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Studio One Theaters: Boujee, Bold, and Better

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Studio One Theaters: Boujee, Bold, and Better

By Graham Jones, Reporter

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A keen eye will probably have noticed a new movie theater sitting in the plaza across from the Safeway on Powell. This cinema goes by the name Studio One Theaters. Studio One houses seven specially designed theaters as well as a bar and restaurant that present live performances. I had been interested in the theater for a while, wondering if it would stand up to the best multiplexes in the city such as the Hollywood and Living Room, so I went in with an excited curiosity. After spending two plus hours in the theater, I can say with complete certainty that I was given one of the craziest experiences I’ve had when seeing a movie.

 

Since all showtimes after 6 p.m. are for people ages 21 and up, I went to a midday screening. As soon as I entered, dark mood lighting met me, enhanced by TV screens displaying everything from sports games to normal movie posters. This is just the tip of  the detailed and magnificent atmosphere of the structure, as I soon learned that each screening room had its own setting and design.

As an employee guided me to my theater, he told me how each of their rooms had a specific look crafted to resemble a place in the world. For instance, my theater, which happened to be the largest, was made to look like a New York penthouse. This included a digital window presenting a city skyline and various “penthouse” items around the room. I was worried that they wouldn’t turn off many of the lights when the film started, but to my pleasure, they all faded away as soon as the trailers started.

The room had an array of choices for seating. Common armchairs and comfy recliners were available for singles, while couples wanting to enjoy a film had “intimate seating” options. For example, these areas had loungers and sofas almost like small beds that could hold at least two people. While almost every seat was different, every one of them was comfortable in its own way.

A bright light in the back of the room used to illuminate the exit stayed on during the film, which I felt was unnecessary. Another distraction was a small swaying clock on a desk near me. Other than those two nitpicks, I was pleased by everything else the atmosphere had to provide.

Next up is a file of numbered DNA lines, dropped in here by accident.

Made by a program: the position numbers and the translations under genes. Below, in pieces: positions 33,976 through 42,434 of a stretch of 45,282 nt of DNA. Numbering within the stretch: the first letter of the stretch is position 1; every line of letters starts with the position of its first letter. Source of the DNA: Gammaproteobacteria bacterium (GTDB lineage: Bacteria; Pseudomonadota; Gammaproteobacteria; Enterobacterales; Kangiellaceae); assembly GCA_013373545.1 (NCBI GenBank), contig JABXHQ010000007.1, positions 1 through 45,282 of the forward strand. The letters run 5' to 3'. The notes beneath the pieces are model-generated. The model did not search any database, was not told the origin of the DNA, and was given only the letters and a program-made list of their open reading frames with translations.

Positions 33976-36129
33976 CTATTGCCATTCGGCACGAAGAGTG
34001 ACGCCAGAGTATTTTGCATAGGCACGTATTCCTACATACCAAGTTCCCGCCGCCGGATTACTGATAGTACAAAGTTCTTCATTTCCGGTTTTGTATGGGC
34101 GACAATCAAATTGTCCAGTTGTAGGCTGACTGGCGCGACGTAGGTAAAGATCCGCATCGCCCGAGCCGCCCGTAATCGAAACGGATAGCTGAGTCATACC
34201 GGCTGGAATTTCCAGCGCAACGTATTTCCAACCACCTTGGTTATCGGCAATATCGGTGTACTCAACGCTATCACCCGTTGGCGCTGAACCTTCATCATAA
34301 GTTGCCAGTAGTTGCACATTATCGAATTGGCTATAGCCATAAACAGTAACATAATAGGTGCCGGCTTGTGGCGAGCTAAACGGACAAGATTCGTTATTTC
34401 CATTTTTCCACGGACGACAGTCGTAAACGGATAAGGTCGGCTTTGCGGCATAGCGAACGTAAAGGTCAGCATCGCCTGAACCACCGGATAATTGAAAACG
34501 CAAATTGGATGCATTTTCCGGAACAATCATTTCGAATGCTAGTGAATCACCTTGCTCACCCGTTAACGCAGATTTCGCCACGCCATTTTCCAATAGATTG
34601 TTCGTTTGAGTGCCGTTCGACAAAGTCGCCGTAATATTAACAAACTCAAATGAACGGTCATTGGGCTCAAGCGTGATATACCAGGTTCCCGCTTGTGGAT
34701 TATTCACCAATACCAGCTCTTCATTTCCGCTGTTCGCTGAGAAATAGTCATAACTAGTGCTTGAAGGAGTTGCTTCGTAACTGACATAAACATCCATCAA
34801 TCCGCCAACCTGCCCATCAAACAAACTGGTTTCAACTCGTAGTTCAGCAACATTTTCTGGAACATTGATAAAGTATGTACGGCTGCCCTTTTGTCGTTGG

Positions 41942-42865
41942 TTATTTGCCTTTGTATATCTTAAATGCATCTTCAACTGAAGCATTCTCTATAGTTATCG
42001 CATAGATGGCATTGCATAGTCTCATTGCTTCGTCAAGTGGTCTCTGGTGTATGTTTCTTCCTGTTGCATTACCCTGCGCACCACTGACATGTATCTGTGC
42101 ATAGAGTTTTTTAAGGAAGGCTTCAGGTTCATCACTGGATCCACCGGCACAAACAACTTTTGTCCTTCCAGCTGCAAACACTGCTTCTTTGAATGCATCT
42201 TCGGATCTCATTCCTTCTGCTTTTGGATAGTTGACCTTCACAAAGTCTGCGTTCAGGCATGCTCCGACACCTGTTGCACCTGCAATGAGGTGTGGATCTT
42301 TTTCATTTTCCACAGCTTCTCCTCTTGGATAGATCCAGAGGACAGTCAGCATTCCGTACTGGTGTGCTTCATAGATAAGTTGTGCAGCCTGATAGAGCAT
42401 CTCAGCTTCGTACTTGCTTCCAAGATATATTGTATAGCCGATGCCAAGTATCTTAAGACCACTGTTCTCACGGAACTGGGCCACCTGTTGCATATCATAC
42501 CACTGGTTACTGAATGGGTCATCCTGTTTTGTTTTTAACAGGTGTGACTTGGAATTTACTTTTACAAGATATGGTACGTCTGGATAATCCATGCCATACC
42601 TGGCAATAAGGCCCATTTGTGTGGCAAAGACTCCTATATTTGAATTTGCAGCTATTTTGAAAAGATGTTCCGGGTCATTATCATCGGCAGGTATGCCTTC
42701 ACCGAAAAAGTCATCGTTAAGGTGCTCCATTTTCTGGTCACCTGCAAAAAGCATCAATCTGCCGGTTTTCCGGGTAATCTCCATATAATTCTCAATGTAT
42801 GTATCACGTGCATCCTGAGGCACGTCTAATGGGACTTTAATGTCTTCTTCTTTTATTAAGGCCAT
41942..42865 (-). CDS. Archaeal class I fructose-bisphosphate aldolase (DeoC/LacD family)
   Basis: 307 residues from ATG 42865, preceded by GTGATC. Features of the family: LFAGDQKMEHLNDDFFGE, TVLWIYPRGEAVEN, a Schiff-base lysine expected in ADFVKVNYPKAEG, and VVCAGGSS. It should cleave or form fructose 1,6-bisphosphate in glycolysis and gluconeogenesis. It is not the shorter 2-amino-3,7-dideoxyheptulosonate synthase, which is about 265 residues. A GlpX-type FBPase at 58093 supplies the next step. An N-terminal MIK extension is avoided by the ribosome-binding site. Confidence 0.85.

Like any good theater, an assortment of drinks and concessions were open to purchase, as well as food since the cinema also housed a restaurant. After receiving lunch menus in the lobby, a very nice waiter came to take my order at my seat. The meals were much higher class than the average theater with items ranging from grass fed burgers to creative King salmon. Though they all looked fantastically tasty, I soon came to the realization of how expensive the food really was. The prices were nothing to appalling, but much higher than what I expected. I ordered a simple burger with fries, still a little taken aback by cost, but to my happy surprise, I found that the price matched the quality. Not only were the portions large with my burger stacked high next to a mound of fries, but everything tasted cooked to perfection. Not a single thing about it was wrong.

As the lights dimmed, I got in my most comfortable position for my movie watching experience. The projector flicked on and the trailers started to roll. The screen was not tremendously big, but not abundantly small — just being the right size. It also helped that since the room was slightly smaller than an ordinary theater, it felt as if the screen was bigger and closer without me having to crane my neck up to see it.

While the overall image quality was fine, I found that the colors on the screen seemed a bit darker than they should have been. The theater triumphed in its sound with noises jumping off the screen and enveloping the room in its fictional world. Overall, the movie watching experience reached an above average caliber.

Studio One theaters sound, look, and taste better than most cinemas. It’s sleek inside and creates a fancy yet casual ambience that almost anyone can enjoy. Other than a few minor issues, it was a relaxing event of movie magic.

My one major problem is that the website is a mess. It’s hard to find showtimes and buying tickets is complicated and confusing, especially if you have no previous background of the screening room layouts. That still doesn’t affect the actual theater, which is still excellent.

Sadly, the theater doesn’t seem to be very popular or well-known since when I visited, I was the only person there. So I beg you to please visit this place for your next big-screen experience, you won’t be disappointed.             

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About the Writer
Graham Jones, Reporter

I'm Graham, and this is my first year as a reporter for the Clarion. I'm currently a sophomore at Cleveland, and I want to write reviews for the Clarion...

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